Part of the strategy is figuring out which bards to hire. You’ll probably want to try getting the bards that match your Encore Round card so you don’t miss out, but keep in mind that it’s only worth 4 points. Sometimes it may be worth hiring a veteran bard that doesn’t help in the Encore Round simply because you like its ability, or to prevent another player from doing so. You might also hire bards so that you can get certain dice colors into your dice pool, based on what performance tokens you’ll need to capture an audience. The trick there, of course, is that the audience row changes over the course of the game as players take them: if you build up a bunch of dancers but then the dance-focused audiences are captured, you might need a way to shift gears and start singing instead. I also like the ability to use a Wanted Poster as a copy of the Newest Bard in Town, in case you really want that ability but can’t hire them permanently or don’t want to wait until they cycle back through your deck.
The Encore Round is a thematic way to end the game, though I don’t know that it adds a whole lot to the gameplay for me. Four points is the same as some of the lower-valued audience cards, but it’s not enough to drive your entire strategy, either. And while most of the game is about trying to make dice combinations, the Encore Round is purely a roll-off. I’ve had games where the player with 4 dice lost to somebody with only 2 dice, simply because of bad rolls. Again, you can control your luck somewhat if you’ve collected tune tokens, but it can be dissatisfying if you lose only because of a dice roll. So far the game hasn’t usually come down to just the Encore Round, but it can be enough to determine the winner in a close game.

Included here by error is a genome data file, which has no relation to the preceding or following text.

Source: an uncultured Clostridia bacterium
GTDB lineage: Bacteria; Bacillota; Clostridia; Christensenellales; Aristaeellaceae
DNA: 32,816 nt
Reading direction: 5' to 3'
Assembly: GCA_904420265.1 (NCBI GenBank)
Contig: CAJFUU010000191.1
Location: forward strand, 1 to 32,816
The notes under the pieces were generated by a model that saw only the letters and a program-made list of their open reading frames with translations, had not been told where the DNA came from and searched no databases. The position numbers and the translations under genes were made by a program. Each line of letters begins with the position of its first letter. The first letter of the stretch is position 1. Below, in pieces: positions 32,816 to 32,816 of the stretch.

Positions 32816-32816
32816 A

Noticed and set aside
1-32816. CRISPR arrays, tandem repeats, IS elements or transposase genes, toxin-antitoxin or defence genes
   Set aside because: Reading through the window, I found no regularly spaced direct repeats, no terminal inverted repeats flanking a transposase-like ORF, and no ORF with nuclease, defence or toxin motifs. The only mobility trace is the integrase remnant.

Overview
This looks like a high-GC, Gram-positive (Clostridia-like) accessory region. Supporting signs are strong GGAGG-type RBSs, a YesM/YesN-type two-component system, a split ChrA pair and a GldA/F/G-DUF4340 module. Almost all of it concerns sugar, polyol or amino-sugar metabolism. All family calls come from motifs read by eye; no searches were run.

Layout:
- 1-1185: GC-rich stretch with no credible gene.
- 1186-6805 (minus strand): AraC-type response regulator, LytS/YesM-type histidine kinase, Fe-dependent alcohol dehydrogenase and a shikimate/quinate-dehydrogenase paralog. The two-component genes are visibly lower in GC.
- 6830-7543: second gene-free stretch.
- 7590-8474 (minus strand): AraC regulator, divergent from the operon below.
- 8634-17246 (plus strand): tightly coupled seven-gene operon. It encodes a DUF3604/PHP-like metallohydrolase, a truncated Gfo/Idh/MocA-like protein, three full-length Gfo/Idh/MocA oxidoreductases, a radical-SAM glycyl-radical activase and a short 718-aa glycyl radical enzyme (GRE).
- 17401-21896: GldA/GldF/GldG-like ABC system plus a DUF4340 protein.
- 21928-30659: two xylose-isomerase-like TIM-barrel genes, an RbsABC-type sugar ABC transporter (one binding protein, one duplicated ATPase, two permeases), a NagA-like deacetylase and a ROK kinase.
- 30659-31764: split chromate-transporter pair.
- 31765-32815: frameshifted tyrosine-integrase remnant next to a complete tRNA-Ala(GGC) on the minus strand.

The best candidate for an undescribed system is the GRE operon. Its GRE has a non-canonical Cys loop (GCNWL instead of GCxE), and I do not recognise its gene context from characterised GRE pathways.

Overall, I’ve enjoyed Battle of the Bards. I like the mixture of card play and dice rolling, trying to figure out what combination of bards will pay off with the best performances. There are features that set it apart from other deck-building games, and the quirky artwork by Justin Hillgrove is applause-worthy in itself. If you enjoy deck-building and lots of dice-rolling, get yourself a troupe and join the competition!
For more information or to make a pledge, visit the Battle of the Bards Kickstarter page.
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Disclosure: GeekDad received a copy of this game for review purposes.